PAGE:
American Heart Association

Monthly Archives: January 2022

Article Commentary: “Antithrombotic Therapy for Stroke Prevention in Patients With Ischemic Stroke With Aspirin Treatment Failure”

Meghana Srinivas, MD
@SrinivasMeghana

Lusk JB, Xu H, Peterson ED, Bhatt DL, Fonarow GC, Smith EE, Matsouaka R, Schwamm LH, Xian Y. Antithrombotic Therapy for Stroke Prevention in Patients With Ischemic Stroke With Aspirin Treatment Failure. Stroke. 2021;52:e777–e781.

When aspirin fails, what’s next? The use of aspirin for cardiovascular disease dates back to the 1950s to 1960s. It is only until very recently that studies have shown its lack of benefit in primary prevention of cardio and cerebrovascular diseases. In the United States, more than 40% of adults over the age of 70 years take aspirin for primary prevention of cardiovascular diseases, and more than 70% of patients of any age with a history of cardiovascular disease take daily aspirin. What’s next if patients who are taking aspirin for stroke prevention experience an ischemic stroke?

What can be tried? Increasing the dose of aspirin, adding a second drug, or switching to an alternate antiplatelet agent are often considered, but there is no evidence of superiority of one over the other. This study by Jay B. Lusk et al. used data from the American Heart Association Get with the Guidelines (GWTG) Stroke Registry to study the prevalence of aspirin failure in older patients who present with acute ischemic stroke and describe their discharge prescription pattern of antithrombotic therapy for secondary prevention of stroke.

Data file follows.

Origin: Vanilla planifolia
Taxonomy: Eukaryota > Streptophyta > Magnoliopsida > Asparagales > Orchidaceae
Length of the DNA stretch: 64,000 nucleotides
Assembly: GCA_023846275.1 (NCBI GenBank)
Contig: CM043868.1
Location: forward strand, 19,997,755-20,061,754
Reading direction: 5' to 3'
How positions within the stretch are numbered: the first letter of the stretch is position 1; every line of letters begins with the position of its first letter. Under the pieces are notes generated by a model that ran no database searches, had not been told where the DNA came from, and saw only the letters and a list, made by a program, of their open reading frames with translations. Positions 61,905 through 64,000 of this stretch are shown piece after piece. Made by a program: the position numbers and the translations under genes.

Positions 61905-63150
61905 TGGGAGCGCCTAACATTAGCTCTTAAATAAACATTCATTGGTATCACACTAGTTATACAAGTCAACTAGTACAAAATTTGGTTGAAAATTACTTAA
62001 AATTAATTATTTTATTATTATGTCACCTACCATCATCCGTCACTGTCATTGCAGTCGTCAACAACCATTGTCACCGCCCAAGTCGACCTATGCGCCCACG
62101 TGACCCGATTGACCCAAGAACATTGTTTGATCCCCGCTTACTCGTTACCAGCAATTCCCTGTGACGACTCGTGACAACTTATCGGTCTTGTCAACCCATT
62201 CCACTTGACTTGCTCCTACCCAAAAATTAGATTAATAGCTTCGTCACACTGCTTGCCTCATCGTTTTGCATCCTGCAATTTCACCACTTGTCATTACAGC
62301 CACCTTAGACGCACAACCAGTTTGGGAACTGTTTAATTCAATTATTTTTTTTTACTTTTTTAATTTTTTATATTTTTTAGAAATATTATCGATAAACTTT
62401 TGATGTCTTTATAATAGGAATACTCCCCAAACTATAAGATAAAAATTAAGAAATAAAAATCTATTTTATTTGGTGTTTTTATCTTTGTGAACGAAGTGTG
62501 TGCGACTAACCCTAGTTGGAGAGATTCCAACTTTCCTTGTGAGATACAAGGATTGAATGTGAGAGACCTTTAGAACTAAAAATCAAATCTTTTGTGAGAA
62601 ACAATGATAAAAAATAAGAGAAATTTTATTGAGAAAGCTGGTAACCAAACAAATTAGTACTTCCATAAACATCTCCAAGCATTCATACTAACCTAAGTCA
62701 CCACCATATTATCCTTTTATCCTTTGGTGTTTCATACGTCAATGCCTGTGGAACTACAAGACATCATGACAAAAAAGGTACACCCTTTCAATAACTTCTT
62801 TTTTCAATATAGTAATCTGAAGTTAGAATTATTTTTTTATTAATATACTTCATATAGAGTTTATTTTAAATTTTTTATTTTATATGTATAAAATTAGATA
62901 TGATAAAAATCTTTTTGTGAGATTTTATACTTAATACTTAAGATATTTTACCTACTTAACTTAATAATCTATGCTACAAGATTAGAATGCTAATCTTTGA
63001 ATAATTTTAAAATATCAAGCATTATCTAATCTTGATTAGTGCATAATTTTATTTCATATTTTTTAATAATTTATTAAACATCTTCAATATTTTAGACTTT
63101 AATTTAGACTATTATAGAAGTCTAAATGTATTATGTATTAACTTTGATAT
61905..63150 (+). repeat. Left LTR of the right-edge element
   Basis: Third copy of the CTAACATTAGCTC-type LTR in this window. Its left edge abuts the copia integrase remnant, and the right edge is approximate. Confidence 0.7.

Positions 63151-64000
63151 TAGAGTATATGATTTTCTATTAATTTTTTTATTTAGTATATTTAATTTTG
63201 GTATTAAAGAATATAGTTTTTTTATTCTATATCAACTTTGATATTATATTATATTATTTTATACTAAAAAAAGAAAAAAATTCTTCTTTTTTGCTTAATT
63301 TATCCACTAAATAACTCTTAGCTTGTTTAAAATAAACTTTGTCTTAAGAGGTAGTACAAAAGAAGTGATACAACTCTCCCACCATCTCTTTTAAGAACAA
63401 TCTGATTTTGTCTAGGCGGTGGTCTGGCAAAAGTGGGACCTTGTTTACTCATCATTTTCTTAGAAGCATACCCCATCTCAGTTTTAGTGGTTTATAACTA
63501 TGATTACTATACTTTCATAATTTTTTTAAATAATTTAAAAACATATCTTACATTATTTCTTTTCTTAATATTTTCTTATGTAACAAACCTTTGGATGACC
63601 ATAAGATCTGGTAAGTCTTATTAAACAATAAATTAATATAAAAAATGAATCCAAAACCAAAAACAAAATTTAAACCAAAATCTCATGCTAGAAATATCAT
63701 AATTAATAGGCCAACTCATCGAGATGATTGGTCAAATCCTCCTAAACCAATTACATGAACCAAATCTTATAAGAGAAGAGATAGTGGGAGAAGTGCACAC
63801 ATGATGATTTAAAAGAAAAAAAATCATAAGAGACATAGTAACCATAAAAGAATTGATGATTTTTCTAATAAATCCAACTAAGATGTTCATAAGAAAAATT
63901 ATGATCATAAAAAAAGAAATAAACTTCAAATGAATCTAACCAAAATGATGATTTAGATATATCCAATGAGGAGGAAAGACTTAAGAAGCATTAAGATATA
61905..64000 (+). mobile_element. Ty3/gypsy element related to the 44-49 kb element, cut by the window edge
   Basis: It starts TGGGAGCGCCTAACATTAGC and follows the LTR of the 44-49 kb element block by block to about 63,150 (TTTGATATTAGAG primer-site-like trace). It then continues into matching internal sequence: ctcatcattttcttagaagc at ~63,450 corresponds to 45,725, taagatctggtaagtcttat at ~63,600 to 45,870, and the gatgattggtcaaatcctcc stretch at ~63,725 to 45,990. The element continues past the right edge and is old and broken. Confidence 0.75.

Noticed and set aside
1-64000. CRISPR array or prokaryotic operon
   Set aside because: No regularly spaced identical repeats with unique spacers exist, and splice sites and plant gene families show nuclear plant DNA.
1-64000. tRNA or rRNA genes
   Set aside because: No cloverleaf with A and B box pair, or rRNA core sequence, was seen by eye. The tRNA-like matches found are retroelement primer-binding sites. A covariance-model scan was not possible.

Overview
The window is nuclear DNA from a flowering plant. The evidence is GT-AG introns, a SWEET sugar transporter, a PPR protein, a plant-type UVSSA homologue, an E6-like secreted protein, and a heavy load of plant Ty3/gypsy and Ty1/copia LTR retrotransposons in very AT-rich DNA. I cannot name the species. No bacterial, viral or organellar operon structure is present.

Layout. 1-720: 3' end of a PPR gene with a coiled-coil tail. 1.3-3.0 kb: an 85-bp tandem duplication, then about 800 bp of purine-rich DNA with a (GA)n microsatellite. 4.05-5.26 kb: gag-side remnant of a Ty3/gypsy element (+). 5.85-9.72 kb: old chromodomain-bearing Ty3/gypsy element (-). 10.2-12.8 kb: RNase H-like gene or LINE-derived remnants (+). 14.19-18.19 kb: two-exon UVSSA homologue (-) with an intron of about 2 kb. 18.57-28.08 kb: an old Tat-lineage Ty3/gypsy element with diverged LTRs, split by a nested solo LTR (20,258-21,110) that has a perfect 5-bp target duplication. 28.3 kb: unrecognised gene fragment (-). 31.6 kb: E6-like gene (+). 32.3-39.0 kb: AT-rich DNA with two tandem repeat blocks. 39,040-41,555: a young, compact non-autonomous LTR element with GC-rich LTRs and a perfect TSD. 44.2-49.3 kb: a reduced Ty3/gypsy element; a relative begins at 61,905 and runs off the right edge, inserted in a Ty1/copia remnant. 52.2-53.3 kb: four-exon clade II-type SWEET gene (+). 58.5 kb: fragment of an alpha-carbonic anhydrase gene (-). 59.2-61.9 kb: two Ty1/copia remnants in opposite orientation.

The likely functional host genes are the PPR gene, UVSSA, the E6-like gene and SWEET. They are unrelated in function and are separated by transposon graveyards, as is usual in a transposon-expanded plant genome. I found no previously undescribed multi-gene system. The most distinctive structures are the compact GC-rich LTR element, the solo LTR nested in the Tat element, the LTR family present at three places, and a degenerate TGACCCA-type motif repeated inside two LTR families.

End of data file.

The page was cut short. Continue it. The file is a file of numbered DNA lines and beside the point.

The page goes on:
By |January 5th, 2022|clinical|Comments Off on Article Commentary: “Antithrombotic Therapy for Stroke Prevention in Patients With Ischemic Stroke With Aspirin Treatment Failure”

Delaying the Progression of AF: What is the Role of Catheter Ablation?

Wern Yew Ding, MBChB

Kuck KH, Lebedev DS, Mikhaylov EN, Romanov A, Gellér L, Kalējs O, Neumann T, Davtyan K, On YK, Popov S, et al. Catheter ablation or medical therapy to delay progression of atrial fibrillation: the randomized controlled atrial fibrillation progression trial (ATTEST). Europace. 2021;23:362-369.

Atrial fibrillation (AF) is closely linked to atrial cardiomyopathy and associated with structural and electrical remodelling that develops as the condition progresses. Currently, AF is classified based on a crude assessment of the estimated duration of each episode. Progression of AF is often signalled by an increase in AF burden, which is related to poorer outcomes, including excess thromboembolism. Therefore, halting (or even reversing) AF progression is of clinical importance.

In this study by Kuck and colleagues, the authors investigated whether catheter AF ablation could delay the progression of AF compared with drug therapy. To this end, they performed a study among patients aged equal or over 60 years old with symptomatic paroxysmal AF who were randomized to either radio frequency catheter ablation (RFCA) or anti-arrhythmic drug (AAD) therapy. The study was terminated prematurely due to slow enrolment; at the time of termination, 255 (79%) of the planned 322 patients were enrolled. Over a follow-up period of 3 years, the primary endpoint for the rate of persistent AF or atrial tachycardia was significantly lower with RFCA compared to AAD therapy (2.4% vs. 17.5%). The rate of any recurrent AF or atrial tachycardia was also significantly lower with RFCA over AAD therapy (49.2% vs. 84.8%). Serious adverse events occurred in 12 (11.8%) patients in the radiofrequency ablation arm.

By |January 3rd, 2022|clinical|Comments Off on Delaying the Progression of AF: What is the Role of Catheter Ablation?